For 900 years Croatia was part of the Austro-Hungarian Empire, but with the empire’s defeat in World War I, the country became part of the newly formed kingdom of Yugoslavia. The end of World War II then saw the end of the Yugoslav monarchy and the establishment of a federal republic ruled by President Tito.
Whilst he was alive, Tito amalgamated the six Balkan states (and two autonomous provinces) under his control into one unified country, but after his death in 1980 there was a clamour for independence which resulted in the Yugoslav wars of the 1990s, with Croatia gaining full independence in 1995.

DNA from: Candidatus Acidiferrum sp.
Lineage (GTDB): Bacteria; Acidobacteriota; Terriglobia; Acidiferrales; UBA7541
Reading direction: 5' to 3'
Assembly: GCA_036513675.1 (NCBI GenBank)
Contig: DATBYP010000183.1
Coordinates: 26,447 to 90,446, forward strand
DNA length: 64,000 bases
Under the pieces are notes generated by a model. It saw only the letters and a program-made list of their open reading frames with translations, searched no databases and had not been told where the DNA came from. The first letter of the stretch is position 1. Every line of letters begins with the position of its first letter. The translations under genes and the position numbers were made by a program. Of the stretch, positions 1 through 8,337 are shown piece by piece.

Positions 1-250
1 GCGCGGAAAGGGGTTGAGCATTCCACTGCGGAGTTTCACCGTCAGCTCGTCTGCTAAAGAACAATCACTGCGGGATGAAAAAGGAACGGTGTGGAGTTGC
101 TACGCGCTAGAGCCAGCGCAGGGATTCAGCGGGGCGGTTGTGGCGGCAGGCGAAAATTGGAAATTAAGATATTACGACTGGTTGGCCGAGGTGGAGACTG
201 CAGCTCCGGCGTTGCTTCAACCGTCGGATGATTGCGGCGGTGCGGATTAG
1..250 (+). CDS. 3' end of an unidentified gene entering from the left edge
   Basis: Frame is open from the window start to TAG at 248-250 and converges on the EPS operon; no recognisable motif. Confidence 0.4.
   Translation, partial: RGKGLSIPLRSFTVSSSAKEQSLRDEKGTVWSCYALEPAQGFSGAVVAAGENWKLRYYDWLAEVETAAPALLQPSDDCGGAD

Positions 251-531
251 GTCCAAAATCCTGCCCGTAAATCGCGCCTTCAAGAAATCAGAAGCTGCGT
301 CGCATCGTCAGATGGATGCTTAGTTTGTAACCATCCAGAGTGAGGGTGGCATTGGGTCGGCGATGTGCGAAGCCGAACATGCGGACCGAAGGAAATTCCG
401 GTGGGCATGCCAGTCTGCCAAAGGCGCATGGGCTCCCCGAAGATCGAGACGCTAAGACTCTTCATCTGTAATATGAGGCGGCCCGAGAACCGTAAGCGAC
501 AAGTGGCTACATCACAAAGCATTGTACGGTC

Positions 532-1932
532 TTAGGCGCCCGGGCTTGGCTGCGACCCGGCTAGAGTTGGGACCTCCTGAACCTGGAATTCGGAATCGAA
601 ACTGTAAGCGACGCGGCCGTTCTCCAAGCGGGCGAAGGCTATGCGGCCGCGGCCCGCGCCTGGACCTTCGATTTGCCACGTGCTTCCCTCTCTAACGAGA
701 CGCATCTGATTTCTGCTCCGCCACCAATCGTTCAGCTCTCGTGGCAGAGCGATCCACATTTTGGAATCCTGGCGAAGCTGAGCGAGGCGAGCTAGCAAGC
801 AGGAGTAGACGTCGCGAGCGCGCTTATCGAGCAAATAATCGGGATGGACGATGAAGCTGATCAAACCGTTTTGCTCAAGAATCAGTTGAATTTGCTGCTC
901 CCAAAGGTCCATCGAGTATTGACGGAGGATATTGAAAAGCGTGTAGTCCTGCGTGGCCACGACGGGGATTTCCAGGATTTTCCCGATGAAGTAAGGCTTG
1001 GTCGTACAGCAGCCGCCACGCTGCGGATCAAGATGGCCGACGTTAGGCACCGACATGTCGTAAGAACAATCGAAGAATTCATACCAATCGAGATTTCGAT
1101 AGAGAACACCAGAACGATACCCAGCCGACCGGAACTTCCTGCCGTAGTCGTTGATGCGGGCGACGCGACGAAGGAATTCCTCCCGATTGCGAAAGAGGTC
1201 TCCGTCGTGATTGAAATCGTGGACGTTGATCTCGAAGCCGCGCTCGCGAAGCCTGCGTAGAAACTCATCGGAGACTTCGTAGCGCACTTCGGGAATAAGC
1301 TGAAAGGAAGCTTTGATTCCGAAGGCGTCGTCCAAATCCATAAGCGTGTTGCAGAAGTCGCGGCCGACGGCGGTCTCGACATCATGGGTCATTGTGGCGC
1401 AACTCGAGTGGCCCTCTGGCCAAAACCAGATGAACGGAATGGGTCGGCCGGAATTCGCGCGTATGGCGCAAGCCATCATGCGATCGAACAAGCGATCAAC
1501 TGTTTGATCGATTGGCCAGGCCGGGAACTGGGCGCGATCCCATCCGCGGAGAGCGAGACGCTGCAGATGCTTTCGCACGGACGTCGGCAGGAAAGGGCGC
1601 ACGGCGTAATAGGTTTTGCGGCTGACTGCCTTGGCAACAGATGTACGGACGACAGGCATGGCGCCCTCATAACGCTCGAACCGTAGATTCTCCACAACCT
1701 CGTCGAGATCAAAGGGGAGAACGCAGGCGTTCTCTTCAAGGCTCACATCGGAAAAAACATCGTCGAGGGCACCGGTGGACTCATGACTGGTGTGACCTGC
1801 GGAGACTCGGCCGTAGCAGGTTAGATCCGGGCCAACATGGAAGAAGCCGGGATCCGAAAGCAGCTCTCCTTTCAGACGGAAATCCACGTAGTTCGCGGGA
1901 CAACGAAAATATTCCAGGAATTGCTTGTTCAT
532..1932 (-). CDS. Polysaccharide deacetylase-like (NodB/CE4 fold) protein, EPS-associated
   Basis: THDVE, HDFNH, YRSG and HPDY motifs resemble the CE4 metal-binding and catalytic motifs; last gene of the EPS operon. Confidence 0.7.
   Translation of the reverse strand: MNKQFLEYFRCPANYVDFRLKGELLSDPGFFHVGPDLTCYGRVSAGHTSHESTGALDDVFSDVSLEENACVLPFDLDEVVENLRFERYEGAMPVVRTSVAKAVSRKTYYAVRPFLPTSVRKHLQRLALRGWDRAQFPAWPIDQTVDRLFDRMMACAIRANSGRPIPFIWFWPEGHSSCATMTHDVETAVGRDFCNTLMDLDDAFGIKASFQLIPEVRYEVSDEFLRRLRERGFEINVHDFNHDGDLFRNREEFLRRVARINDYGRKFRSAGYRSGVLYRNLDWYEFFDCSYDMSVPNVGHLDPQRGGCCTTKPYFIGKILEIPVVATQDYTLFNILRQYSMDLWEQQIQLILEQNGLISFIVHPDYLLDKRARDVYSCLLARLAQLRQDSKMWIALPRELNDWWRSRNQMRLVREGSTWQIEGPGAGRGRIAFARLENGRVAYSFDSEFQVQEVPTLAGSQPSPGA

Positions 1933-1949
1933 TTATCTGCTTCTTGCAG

The country has a population of just over 4 million with the capital of Zagreb having around 800,000. It has a varied landscape with most tourists heading for the island studded Dalmatian and Istrian coasts on the Adriatic Sea.